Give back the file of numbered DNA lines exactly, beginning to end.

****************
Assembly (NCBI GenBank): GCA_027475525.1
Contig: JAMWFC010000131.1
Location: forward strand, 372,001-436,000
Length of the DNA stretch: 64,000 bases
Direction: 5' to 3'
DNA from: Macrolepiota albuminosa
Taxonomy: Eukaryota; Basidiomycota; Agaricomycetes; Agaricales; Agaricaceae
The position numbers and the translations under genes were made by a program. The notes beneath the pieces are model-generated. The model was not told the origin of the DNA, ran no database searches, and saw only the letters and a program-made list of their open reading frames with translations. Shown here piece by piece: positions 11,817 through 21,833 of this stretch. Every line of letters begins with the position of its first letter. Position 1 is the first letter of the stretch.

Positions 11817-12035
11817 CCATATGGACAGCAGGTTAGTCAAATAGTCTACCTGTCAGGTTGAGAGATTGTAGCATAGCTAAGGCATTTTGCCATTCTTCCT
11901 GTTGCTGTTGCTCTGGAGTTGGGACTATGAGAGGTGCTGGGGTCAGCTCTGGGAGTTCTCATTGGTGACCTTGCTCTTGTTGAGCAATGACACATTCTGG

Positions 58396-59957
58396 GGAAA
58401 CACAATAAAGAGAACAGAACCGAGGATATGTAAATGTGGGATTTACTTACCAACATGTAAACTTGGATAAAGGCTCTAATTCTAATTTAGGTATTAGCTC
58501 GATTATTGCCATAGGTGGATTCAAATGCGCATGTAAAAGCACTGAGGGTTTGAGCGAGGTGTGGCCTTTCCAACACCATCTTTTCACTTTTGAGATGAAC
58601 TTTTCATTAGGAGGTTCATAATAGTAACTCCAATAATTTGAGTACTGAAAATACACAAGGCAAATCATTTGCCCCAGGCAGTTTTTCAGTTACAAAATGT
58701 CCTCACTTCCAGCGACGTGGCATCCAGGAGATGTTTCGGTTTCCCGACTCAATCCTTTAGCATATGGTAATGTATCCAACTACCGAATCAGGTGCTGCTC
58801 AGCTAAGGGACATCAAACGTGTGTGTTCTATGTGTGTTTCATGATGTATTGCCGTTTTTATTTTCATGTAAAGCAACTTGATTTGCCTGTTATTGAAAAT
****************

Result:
Assembly (NCBI GenBank): GCA_027475525.1
Contig: JAMWFC010000131.1
Location: forward strand, 372,001-436,000
Length of the DNA stretch: 64,000 bases
Direction: 5' to 3'
DNA from: Macrolepiota albuminosa
Taxonomy: Eukaryota; Basidiomycota; Agaricomycetes; Agaricales; Agaricaceae
The position numbers and the translations under genes were made by a program. The notes beneath the pieces are model-generated. The model was not told the origin of the DNA, ran no database searches, and saw only the letters and a program-made list of their open reading frames with translations. Shown here piece by piece: positions 11,817 through 21,833 of this stretch. Every line of letters begins with the position of its first letter. Position 1 is the first letter of the stretch.

Positions 11817-12035
11817 CCATATGGACAGCAGGTTAGTCAAATAGTCTACCTGTCAGGTTGAGAGATTGTAGCATAGCTAAGGCATTTTGCCATTCTTCCT
11901 GTTGCTGTTGCTCTGGAGTTGGGACTATGAGAGGTGCTGGGGTCAGCTCTGGGAGTTCTCATTGGTGACCTTGCTCTTGTTGAGCAATGACACATTCTGG

Positions 58396-59957
58396 GGAAA
58401 CACAATAAAGAGAACAGAACCGAGGATATGTAAATGTGGGATTTACTTACCAACATGTAAACTTGGATAAAGGCTCTAATTCTAATTTAGGTATTAGCTC
58501 GATTATTGCCATAGGTGGATTCAAATGCGCATGTAAAAGCACTGAGGGTTTGAGCGAGGTGTGGCCTTTCCAACACCATCTTTTCACTTTTGAGATGAAC
58601 TTTTCATTAGGAGGTTCATAATAGTAACTCCAATAATTTGAGTACTGAAAATACACAAGGCAAATCATTTGCCCCAGGCAGTTTTTCAGTTACAAAATGT
58701 CCTCACTTCCAGCGACGTGGCATCCAGGAGATGTTTCGGTTTCCCGACTCAATCCTTTAGCATATGGTAATGTATCCAACTACCGAATCAGGTGCTGCTC
58801 AGCTAAGGGACATCAAACGTGTGTGTTCTATGTGTGTTTCATGATGTATTGCCGTTTTTATTTTCATGTAAAGCAACTTGATTTGCCTGTTATTGAAAAT